Church tomorrow will be with a substitute pastor, if I even decide to go this time. It would be rather difficult for me after hearing Polly spout off this morning. Ugh! I think I’ll stay home with Aesop and maybe read a good book. The only truth I know is people and their conflicting opinions. And just for the record, Heidi has a daughter who is a transgender guy!
There’s an excellent line in Lord of the Flies where Simon suggests, “Maybe the beastie is only us.” The other boys laugh at him, but I think he hit it on the head.
I think I’ve said before that the world is making it much harder to be just a person, whatever you are. It isn’t fair and it isn’t right, but all I can do about this is write and publish my thoughts and feelings.
Sunday of serenity to you.
Nine twenty five. I feel kind of lousy right now. I didn’t sleep well, either. Walking back from the market I ran into Patty, and she got my name right this time… I feel that my life is being encroached upon by those who think they know what’s best for me, when I would prefer to live my life in peace with no interference. Just set me free and let me be. I can tell Misty about these feelings at the agency this afternoon. I really hate being told what to do, and this situation has gotten out of my control… With a PCA, I’ll be hiring someone to prod me about my shortcomings, and as I consider this, it doesn’t seem very logical to me. Plus I know that I’d really resent being browbeaten. I hate feeling guilty or ashamed for what I am; it only leads to depression and likely a relapse to alcoholism. There are so many catch-22s in life, but the worst thing is when your freedom is denied you, and life feels like an exercise in obedience and conformity. But I refuse to feel ashamed of myself. Pride and dignity are so important to the wellbeing of any human being. Plenty of people will try to take this away from you. So don’t assist them in doing that. Otherwise it’s very difficult to reclaim your power.
Seven thirty five.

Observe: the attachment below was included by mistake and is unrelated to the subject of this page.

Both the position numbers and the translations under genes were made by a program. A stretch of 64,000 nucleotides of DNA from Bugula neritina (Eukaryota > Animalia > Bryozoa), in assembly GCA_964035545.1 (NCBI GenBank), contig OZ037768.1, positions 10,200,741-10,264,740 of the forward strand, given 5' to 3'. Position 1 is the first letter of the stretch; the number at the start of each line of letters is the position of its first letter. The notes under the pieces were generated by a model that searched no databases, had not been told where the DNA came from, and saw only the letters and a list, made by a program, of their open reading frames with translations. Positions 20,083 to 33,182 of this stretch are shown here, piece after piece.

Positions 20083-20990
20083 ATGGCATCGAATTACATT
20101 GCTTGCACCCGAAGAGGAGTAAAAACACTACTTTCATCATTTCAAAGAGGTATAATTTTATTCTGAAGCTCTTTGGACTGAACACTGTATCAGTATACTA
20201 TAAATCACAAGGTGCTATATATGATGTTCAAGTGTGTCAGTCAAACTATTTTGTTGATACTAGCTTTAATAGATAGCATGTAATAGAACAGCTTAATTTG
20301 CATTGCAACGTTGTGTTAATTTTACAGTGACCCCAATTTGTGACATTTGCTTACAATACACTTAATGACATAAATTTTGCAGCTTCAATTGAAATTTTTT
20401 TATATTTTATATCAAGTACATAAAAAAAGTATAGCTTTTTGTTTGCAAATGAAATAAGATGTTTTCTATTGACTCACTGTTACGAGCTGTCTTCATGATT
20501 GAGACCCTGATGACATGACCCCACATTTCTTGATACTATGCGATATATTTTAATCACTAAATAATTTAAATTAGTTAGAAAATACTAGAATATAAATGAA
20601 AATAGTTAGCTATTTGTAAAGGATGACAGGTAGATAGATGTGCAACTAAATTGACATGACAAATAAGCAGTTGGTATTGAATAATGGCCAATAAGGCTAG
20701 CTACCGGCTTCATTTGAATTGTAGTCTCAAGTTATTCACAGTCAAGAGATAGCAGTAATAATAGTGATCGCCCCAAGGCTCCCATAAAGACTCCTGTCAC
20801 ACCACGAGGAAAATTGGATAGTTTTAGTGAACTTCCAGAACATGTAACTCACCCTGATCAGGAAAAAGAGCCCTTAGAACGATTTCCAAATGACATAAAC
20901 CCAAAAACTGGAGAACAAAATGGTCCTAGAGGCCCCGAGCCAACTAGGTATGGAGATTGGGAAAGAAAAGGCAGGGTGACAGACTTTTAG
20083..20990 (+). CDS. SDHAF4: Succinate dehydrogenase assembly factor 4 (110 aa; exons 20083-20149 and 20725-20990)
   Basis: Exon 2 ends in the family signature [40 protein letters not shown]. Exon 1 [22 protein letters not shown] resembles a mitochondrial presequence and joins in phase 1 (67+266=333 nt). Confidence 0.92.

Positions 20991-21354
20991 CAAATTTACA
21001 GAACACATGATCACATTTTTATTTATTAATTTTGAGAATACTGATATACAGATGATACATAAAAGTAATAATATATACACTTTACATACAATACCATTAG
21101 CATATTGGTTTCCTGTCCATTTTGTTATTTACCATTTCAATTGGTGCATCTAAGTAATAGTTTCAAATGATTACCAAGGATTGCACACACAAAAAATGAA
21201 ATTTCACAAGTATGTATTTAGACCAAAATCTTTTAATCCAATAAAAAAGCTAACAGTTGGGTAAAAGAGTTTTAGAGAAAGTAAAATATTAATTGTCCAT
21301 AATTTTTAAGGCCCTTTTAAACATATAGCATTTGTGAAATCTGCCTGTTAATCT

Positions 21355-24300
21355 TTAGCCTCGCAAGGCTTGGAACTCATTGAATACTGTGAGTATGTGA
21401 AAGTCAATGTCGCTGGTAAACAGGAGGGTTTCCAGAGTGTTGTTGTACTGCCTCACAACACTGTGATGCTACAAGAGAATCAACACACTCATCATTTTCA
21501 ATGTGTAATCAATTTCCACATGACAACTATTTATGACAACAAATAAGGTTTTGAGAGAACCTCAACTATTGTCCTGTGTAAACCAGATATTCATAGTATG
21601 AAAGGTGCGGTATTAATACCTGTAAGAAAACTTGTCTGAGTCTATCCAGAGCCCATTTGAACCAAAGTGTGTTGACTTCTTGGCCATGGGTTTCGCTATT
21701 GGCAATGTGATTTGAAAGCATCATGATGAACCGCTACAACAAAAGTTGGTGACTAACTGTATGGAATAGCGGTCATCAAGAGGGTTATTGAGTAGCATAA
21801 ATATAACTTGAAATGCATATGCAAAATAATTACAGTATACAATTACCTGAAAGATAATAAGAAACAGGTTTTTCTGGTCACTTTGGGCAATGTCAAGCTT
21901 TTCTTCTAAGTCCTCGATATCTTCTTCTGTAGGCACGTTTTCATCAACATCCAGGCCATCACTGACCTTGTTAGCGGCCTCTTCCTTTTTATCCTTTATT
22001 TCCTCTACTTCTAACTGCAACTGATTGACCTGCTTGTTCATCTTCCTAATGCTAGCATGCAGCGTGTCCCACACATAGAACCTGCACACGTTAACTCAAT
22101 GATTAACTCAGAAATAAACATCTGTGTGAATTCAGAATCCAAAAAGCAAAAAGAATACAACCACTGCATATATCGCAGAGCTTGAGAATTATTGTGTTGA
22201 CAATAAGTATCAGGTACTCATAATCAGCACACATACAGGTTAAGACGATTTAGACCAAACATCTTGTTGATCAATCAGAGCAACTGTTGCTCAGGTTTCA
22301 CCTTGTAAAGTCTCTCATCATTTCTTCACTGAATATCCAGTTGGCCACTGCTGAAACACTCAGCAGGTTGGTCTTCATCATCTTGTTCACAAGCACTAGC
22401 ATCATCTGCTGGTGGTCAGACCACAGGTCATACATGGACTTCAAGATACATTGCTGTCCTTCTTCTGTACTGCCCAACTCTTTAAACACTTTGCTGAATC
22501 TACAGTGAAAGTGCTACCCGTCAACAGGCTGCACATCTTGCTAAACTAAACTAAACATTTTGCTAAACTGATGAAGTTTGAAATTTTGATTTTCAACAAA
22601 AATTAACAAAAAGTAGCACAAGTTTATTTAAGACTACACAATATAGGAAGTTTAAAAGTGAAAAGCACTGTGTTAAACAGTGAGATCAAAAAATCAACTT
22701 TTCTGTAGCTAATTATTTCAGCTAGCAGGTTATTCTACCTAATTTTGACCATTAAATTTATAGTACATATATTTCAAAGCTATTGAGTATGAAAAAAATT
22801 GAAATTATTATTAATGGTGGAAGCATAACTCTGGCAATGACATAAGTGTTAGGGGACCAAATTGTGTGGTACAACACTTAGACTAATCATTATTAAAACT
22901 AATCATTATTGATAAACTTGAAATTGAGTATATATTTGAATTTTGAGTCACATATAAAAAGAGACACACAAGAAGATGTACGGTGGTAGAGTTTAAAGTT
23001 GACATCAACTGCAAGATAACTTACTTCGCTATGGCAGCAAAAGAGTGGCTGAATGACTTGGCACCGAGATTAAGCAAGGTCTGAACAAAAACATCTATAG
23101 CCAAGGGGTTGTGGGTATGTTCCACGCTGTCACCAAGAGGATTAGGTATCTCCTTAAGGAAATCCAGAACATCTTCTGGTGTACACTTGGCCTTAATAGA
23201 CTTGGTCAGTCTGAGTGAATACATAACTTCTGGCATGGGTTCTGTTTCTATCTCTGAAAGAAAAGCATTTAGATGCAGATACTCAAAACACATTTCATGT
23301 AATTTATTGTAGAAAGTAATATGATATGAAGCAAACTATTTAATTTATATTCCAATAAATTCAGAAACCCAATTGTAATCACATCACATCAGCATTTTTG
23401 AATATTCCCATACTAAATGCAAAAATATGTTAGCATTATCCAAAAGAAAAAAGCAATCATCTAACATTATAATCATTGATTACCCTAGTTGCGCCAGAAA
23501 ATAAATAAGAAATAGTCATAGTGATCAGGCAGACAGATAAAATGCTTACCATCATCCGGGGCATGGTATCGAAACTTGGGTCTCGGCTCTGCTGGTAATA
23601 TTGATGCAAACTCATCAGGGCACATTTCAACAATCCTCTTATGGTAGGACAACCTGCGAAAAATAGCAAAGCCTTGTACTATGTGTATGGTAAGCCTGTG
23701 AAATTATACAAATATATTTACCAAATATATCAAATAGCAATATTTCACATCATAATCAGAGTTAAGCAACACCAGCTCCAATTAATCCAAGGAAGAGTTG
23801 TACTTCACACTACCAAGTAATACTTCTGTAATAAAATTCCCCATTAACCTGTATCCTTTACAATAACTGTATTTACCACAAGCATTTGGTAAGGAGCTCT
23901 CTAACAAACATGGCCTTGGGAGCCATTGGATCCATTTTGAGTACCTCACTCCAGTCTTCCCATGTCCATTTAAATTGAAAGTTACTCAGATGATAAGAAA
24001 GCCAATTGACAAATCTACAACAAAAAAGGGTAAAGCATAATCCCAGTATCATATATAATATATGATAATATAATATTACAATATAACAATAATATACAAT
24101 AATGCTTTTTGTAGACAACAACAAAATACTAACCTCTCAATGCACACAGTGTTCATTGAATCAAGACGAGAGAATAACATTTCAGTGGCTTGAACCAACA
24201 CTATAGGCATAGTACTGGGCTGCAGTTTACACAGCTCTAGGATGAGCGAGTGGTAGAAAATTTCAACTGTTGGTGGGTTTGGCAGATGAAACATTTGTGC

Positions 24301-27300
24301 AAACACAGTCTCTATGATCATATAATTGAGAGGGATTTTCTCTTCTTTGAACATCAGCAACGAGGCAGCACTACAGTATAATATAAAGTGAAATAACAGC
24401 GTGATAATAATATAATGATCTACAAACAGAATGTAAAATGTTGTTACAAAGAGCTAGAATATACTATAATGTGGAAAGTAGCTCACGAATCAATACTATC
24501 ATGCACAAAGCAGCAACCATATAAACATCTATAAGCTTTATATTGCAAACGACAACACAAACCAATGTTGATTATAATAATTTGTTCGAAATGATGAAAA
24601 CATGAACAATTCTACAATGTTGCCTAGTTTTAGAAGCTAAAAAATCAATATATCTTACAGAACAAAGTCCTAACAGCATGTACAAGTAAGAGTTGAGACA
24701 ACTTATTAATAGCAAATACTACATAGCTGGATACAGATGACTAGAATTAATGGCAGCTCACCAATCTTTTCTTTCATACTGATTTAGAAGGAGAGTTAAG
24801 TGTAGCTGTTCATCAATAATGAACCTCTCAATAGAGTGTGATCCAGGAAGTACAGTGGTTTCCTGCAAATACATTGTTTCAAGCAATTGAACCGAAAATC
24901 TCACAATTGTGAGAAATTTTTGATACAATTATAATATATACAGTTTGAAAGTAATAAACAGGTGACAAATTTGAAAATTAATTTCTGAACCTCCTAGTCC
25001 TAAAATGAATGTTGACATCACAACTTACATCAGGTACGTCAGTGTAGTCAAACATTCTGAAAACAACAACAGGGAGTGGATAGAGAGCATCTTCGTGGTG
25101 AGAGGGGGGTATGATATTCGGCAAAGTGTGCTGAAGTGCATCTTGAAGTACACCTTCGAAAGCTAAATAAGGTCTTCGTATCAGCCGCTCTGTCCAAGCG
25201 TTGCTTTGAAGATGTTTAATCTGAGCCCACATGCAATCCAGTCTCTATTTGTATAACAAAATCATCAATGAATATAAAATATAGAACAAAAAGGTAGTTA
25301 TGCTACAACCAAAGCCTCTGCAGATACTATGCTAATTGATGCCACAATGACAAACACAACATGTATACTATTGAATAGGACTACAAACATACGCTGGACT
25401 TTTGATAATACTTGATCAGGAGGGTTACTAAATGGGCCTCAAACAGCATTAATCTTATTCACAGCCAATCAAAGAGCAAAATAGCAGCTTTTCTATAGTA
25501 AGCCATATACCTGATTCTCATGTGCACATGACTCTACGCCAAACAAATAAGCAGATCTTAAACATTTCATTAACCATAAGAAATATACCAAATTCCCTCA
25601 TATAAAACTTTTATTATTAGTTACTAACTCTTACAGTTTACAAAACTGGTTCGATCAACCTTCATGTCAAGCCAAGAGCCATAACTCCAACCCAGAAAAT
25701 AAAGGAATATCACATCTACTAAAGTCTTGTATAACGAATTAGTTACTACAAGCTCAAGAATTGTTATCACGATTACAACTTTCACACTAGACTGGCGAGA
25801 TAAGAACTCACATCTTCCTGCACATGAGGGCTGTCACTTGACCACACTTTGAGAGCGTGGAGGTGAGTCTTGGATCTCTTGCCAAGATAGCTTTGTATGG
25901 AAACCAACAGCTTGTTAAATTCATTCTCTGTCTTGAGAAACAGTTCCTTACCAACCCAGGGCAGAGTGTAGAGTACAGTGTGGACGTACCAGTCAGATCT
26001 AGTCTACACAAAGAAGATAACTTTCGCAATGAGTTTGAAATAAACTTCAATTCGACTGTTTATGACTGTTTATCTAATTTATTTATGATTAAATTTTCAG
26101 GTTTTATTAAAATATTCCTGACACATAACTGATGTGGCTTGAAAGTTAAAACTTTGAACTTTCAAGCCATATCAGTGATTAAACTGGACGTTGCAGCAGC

I spent a nervous night for some reason. But you know, the approval of other people matters not a jot, especially if you’re familiar with a little Nietzsche. The church is putting pressure on the members to get vaccinated: just another example of this junior high school mentality…
The streets were black with damp, but the sun was out among small cirrus clouds. I was glad to see Melissa again and hear her deep melodic voice. On my way to the store, my mind revolved old lectures I attended in college on the topic of Nietzsche, particularly how individuals change from their original nature for the sake of approval. He suggested that the desirable thing was to reconnect with one’s natural state. So I thought about these stupid masks we wear and how we all jump through flaming hoops just because other people are doing it. How important are belongingness needs, when it comes right down to it?
Eight thirty five. I bought a chef salad because I wanted it, and cottage cheese and two Snapples. My dog, Aesop, is the best. I can actually communicate with him like a rational animal. Here comes a blast of sun, alternating with shadows, typical of March in these parts. I’m enjoying this moment, listening to raucous crows off to the east.
I got as much sleep as I could, then finally resigned myself to getting up for a while. I read a depressed post by a fellow blogger and tried to leave a comment. Now it spurs me to think: what are the most inspiring words anyone ever said to me? Off the top of my head I would cite “Free Will” by Rush. Second to this I would say Don Quixote, and “Existentialism Is a Humanism” by Sartre; and maybe Oration on the Dignity of Man by Pico della Mirandola. Anything that lifts humanity from the primordial slime, both collectively and individually, is a great thing. I can’t agree with those who recommend groveling before an angry God. To kneel in humility to a so-called superior defiles the nobility of the human spirit. We are meant to walk upright, not on our hands and knees like a beast… One more inspirational work: The Crucible by Arthur Miller. To be a martyr for the truth like John Proctor is the acme of man’s pride and power. The essence is integrity, and standing up for what you know to be true. When the rest of the world has ingested wormwood and gone insane, and if you’re the last sensible person on earth, you have only yourself to steer by. Against the odds, the individual still owes it to himself to be honest. And he will come out victorious, free, and happy who adheres to his truth.
Five thirty five. But there’s a flaw in my logic above. John Proctor ends up dead! He gets hanged for his truth. The example I should have used was Howard Roark in the book by Ayn Rand. Never trust the poet. Trust the tale.